This one was so clear that the New York Times decided to play it straight. Let’s see if the Biden campaign makes them change the headline: DeVos’s Rules Bolster Rights of Students Accused of Sexual Misconduct. It begins:
Education Secretary Betsy DeVos on Wednesday issued final regulations on sexual misconduct in education, delivering colleges and schools firm new rules on how they must deal with one of the biggest issues that have roiled their campuses for decades.
The rules fulfill one of the Trump administration’s major policy goals for Title IX, the 48-year-old federal law that prohibits sex discrimination in programs that receive federal funding, bolstering due-process protections for accused students while relieving schools of some legal liabilities. But Ms. DeVos extended the reach of the law in other ways, establishing dating violence as a sexual misconduct category that must be addressed and mandating supportive measures for alleged victims of assault.
Title IX had become a flash point in recent years after sexual assault cases rocked high-profile universities like Stanford and Duke, and serial sex abuse by staff at the University of Southern California, Michigan State and Ohio State demonstrated how schools had failed to properly investigate complaints. But enforcement of the law has also grown contentious, especially since the Obama administration issued guidance documents in 2011 and 2014 that advised schools to ramp up investigations of misconduct and warned that their failure to do so could bring serious consequences. Critics said schools felt pressured to side with accusers without extending sufficient rights to the accused. And dozens of students have won court cases against their colleges for violating their rights under the Obama-era rules…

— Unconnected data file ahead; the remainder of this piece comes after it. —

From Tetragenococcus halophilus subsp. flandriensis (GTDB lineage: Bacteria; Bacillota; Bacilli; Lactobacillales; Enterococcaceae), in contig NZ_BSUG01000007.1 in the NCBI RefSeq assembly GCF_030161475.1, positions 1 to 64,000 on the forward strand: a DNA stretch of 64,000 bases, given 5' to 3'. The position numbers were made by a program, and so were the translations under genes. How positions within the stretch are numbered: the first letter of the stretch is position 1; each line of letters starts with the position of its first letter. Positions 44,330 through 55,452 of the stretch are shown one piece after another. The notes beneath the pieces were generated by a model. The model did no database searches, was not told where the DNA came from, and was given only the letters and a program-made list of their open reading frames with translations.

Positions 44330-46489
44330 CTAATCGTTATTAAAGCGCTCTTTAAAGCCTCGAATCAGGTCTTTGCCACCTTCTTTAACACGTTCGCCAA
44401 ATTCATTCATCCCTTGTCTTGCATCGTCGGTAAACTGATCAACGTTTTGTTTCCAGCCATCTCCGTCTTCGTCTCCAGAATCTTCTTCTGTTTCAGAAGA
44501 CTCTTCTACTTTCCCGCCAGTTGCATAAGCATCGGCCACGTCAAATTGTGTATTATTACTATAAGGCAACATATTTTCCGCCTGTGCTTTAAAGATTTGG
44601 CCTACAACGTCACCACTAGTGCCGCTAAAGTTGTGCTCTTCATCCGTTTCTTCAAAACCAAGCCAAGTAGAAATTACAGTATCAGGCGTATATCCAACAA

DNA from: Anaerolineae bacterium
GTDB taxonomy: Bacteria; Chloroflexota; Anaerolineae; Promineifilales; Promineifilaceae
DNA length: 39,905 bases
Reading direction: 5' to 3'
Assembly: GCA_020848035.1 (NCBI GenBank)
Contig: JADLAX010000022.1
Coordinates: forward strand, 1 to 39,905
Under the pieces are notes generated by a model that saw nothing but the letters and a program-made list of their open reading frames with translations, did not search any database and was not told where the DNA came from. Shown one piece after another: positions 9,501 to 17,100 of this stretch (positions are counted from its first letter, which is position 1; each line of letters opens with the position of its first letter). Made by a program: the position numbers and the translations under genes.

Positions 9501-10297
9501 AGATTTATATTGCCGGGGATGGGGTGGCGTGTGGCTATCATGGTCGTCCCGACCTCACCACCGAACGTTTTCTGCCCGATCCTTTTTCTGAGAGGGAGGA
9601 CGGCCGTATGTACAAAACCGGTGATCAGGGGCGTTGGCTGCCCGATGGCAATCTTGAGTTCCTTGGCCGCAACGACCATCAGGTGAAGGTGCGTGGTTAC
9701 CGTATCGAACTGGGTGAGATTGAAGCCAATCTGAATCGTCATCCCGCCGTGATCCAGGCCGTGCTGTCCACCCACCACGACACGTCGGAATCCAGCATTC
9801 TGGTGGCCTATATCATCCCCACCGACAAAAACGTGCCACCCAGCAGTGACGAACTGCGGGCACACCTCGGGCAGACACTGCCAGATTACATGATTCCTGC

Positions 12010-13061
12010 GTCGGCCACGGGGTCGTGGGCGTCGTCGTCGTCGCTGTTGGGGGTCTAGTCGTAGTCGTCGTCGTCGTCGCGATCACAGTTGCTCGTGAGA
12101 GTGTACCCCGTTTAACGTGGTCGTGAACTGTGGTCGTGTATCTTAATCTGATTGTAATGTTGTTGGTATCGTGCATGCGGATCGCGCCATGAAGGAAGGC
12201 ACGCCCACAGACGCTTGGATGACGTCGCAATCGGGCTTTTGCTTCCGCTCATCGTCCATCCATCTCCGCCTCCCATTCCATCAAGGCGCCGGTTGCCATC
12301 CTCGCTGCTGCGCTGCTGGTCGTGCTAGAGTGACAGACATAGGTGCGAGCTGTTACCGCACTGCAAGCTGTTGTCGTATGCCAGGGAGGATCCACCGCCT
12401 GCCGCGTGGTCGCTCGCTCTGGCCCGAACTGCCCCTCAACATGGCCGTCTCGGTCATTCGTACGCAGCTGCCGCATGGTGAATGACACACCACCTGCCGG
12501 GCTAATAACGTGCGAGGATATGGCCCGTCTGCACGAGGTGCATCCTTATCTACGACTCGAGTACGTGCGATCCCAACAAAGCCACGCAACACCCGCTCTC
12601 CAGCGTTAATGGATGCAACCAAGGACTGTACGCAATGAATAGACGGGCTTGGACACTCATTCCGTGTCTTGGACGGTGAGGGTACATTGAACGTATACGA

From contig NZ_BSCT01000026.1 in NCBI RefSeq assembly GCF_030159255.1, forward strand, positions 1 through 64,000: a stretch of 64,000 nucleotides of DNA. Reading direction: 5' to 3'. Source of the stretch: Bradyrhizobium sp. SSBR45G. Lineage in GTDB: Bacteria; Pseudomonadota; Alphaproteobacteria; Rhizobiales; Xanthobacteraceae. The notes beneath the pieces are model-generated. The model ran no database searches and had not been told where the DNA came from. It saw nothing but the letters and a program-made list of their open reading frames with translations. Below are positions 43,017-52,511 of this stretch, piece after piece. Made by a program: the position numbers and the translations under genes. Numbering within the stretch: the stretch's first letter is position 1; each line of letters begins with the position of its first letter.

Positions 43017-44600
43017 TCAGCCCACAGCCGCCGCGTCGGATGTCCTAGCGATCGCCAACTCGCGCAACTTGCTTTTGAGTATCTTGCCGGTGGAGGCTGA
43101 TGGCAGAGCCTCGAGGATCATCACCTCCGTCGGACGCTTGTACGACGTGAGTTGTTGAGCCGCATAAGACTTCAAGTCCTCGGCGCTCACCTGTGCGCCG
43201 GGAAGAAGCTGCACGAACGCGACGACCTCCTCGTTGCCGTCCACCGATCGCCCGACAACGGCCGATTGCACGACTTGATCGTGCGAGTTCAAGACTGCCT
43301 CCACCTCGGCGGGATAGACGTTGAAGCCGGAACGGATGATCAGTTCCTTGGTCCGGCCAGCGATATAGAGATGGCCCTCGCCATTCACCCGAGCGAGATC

The new regulations adopt the Supreme Court’s definition of sexual harassment as “unwelcome conduct that is so severe, pervasive and objectively offensive,” and they require colleges to hold live hearings during which accusers and accused can be cross-examined to challenge their credibility. The rules also limit the complaints that schools are obligated to investigate to only those filed through a formal process and brought to the attention of officials with the authority to take corrective action, not other authority figures like residential advisers.
Exactly. Ethics Alarms has covered many of these episodes, and pointed out the anti-due process aspects of the Education Department’s infamous “Dear Colleague” letter when it was issued. That sop to the militant feminist and anti-male wing of the Democratic Party threatened schools with adverse consequences if those accused of sexual harassment and assault were not presumed guilty, with their reputations and education at risk. The burden of proof was shifted on most campuses, with the accused, rather than the accuser, having the burden of proof.
Here are the key provisions of the new Title IX regulations. [You can find the entire new rule here. Based on the portions I’ve had the time to read (the thing is over 2000 pages) the summary below appears to be fair and accurate. News sources are making the rule remarkably tough to track down. Why is that?]
The changed Title IX…
- Defines sexual harassment to include sexual assault, dating violence, domestic violence, and stalking, as unlawful discrimination on the basis of sex
- Provides a consistent, legally sound framework on which survivors, the accused, and schools can rely
- Requires schools to offer clear, accessible options for any person to report sexual harassment
- Empowers survivors to make decisions about how a school responds to incidents of sexual harassment
- Requires the school to offer survivors supportive measures, such as class or dorm reassignments or no-contact orders
- Protects K-12 students by requiring elementary and secondary schools to respond promptly whenany school employee has notice of sexual harassment